In this case study, we will be discussing about the marketing mix of Subway in a detailed structure.
Subway, which was founded in 1965 in Bridgeport, Connecticut, has grown at the fastest rate of any global franchise. As of 2021, Subway has a presence in over 100 countries and territories, with over 35000 restaurants. Customers can get a selection of excellent submarine sandwiches and salads from this American fast food restaurant franchise. Subway has consistently ranked among the top 500 franchises.
Subway has adapted to various cultural demands by twisting offerings to fit the cultural fit. Subway launched its exclusive veg outlet to meet the needs of Indian vegetarian consumers.
Now that we had a quick overview of the company, let’s begin our exploration of the marketing mix of Subway.
Marketing Mix Of Subway
The marketing mix is observed as the 4Ps of marketing – product, price, place, and promotion, which will be controlled by a corporation to influence shoppers to buy its merchandise. Subway contains a big variety of merchandise. Its marketing mix is as follows:
1. Product Strategy of Subway
The submarine sandwich is the main eatable on a Subway restaurant’s menu. Aside from that, the menu includes baked goods such as muffins, doughnuts, and cookies, as well as salads and wraps. To create our own SUB sandwich, we need to choose from 6-8 different sauces, 6 bread types, and vegetarian and non-vegetarian options.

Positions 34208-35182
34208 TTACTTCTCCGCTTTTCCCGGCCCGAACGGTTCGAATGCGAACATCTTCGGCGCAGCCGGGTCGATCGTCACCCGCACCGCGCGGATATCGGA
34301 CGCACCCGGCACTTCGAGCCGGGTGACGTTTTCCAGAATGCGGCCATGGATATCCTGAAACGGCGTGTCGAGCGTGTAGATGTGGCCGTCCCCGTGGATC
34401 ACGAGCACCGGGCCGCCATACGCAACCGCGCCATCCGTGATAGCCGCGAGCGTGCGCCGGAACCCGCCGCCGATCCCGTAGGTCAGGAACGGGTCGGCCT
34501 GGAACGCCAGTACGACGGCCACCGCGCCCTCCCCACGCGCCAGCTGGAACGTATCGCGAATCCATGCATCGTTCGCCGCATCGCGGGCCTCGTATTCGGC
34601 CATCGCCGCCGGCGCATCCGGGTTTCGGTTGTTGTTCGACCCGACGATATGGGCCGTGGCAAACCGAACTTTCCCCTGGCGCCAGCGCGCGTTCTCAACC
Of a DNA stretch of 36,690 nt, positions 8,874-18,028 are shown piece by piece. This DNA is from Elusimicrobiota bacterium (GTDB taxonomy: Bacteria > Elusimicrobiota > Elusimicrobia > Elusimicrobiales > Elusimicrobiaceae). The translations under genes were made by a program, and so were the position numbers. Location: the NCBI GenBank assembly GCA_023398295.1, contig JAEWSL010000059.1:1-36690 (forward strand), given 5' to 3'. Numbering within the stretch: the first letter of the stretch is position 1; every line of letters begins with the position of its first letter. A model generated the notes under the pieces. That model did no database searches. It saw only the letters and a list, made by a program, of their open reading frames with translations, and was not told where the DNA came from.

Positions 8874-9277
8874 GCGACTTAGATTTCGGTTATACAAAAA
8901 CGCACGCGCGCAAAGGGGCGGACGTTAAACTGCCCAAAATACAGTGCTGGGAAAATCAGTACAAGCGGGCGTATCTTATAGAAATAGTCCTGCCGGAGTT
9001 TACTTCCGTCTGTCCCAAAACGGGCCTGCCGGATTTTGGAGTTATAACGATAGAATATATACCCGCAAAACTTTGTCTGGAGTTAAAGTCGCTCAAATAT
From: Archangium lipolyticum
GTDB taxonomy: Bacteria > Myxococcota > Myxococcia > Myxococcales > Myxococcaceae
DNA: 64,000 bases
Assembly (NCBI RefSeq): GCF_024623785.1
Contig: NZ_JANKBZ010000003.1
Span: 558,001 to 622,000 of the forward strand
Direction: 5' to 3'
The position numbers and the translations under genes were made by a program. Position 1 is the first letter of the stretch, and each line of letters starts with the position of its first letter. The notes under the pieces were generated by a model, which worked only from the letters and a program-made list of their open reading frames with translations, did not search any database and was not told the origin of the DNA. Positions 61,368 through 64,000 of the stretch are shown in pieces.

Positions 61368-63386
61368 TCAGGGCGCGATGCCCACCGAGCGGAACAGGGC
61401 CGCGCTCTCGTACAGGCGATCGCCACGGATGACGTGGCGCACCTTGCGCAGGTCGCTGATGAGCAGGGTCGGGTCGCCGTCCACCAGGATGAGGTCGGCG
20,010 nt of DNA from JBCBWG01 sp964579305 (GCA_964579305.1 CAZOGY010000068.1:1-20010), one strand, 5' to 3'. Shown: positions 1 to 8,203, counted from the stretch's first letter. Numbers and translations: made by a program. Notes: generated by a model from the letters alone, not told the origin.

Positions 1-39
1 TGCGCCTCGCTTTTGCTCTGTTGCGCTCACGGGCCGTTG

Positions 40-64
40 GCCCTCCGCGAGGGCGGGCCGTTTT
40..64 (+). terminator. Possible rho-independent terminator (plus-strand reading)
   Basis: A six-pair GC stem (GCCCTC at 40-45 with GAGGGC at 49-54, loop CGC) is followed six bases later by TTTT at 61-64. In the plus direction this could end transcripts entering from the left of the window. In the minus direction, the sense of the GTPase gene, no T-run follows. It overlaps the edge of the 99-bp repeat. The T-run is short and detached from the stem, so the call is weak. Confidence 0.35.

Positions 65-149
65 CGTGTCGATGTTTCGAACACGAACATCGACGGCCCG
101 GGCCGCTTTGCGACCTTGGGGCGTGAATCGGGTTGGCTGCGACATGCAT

Some menu items vary depending on location and market, but the following are the signature varieties in the global menu:
- Veggie Delite
- Chicken Teriyaki
- Meatball Marinara
- Subway Club
- Italian BMT
- Steak and Cheese
- Subway Melt
- Roasted Chicken
In some countries, the breakfast menu includes items such as flatbreads, English muffins, and breakfast sandwiches. Personal pizzas were introduced in some of the company’s stores in 2006. As part of an exclusive deal, coffee from “Seattle’s Best Coffee” was added to the Subway menu in 2009.
Subway has also made variations and changes to its menu based on location. In the year 2001, the Indian Subway opened in New Delhi. The restaurant’s menu excludes pork and beef products in favour of a variety of vegetarian options.
With 395 restaurants, the restaurant chain has expanded to at least sixty-eight cities across India. Subway has distributed its product portfolios all across the world. Let’s have a look at how the company has dispersed its product.
2. Place & Distribution Strategy of Subway
Subway has the distinction of being the world’s fastest-growing franchise in terms of revenue. This restaurant chain has grown to become the largest operator of restaurants, with nearly 42,673 locations and franchises in 188 countries. The company’s international headquarters are in Milford, Connecticut, in the United States. The company’s international headquarters are in Milford, Connecticut, in the United States. Subway’s international operations are managed through five regionally based centres.